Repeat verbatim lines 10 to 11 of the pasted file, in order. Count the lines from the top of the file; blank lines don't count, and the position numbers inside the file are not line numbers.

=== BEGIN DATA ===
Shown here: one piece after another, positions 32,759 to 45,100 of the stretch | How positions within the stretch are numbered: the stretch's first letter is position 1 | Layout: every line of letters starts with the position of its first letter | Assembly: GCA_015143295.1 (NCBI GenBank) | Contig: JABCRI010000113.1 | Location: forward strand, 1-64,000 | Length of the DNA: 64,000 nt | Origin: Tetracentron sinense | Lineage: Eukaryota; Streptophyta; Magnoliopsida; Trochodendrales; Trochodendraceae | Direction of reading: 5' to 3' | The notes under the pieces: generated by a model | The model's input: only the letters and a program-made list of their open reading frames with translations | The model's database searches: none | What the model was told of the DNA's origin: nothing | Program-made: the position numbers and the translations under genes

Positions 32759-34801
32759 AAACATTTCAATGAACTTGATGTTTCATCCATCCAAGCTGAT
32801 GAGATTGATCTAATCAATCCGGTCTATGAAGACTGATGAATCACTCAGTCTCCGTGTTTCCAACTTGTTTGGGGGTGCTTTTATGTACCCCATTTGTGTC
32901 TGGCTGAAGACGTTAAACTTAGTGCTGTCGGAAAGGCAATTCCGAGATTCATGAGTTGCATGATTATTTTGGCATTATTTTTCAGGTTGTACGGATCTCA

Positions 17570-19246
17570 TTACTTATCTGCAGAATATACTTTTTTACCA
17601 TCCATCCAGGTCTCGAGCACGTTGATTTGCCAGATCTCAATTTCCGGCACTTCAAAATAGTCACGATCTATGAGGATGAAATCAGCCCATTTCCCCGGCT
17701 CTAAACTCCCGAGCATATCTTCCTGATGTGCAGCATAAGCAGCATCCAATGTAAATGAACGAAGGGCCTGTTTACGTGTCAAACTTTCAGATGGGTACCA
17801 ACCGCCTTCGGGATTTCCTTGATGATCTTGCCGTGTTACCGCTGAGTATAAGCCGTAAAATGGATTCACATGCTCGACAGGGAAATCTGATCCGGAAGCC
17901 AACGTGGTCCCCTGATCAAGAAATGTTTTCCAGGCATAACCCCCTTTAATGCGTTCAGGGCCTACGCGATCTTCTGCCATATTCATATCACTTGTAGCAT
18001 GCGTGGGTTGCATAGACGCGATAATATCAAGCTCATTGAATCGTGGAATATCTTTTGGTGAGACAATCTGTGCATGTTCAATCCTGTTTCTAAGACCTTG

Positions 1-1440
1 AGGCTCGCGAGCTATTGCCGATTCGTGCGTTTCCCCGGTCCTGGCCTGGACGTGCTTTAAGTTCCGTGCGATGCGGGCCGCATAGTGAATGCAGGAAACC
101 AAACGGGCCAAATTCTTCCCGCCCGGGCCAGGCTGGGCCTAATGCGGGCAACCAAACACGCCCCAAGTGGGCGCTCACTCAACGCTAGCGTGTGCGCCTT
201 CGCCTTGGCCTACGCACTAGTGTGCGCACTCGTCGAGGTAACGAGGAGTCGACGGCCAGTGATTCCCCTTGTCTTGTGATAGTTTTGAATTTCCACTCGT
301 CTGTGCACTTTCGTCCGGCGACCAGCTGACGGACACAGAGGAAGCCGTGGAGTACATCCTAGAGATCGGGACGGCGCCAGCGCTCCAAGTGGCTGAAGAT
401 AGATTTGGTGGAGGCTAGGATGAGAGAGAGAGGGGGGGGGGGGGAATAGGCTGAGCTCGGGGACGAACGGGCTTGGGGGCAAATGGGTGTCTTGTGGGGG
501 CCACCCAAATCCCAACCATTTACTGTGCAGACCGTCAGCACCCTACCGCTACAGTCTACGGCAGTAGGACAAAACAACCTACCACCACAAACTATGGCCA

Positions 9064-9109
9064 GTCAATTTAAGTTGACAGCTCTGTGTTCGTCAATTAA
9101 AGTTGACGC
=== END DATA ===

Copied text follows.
17801 ACCGCCTTCGGGATTTCCTTGATGATCTTGCCGTGTTACCGCTGAGTATAAGCCGTAAAATGGATTCACATGCTCGACAGGGAAATCTGATCCGGAAGCC
17901 AACGTGGTCCCCTGATCAAGAAATGTTTTCCAGGCATAACCCCCTTTAATGCGTTCAGGGCCTACGCGATCTTCTGCCATATTCATATCACTTGTAGCAT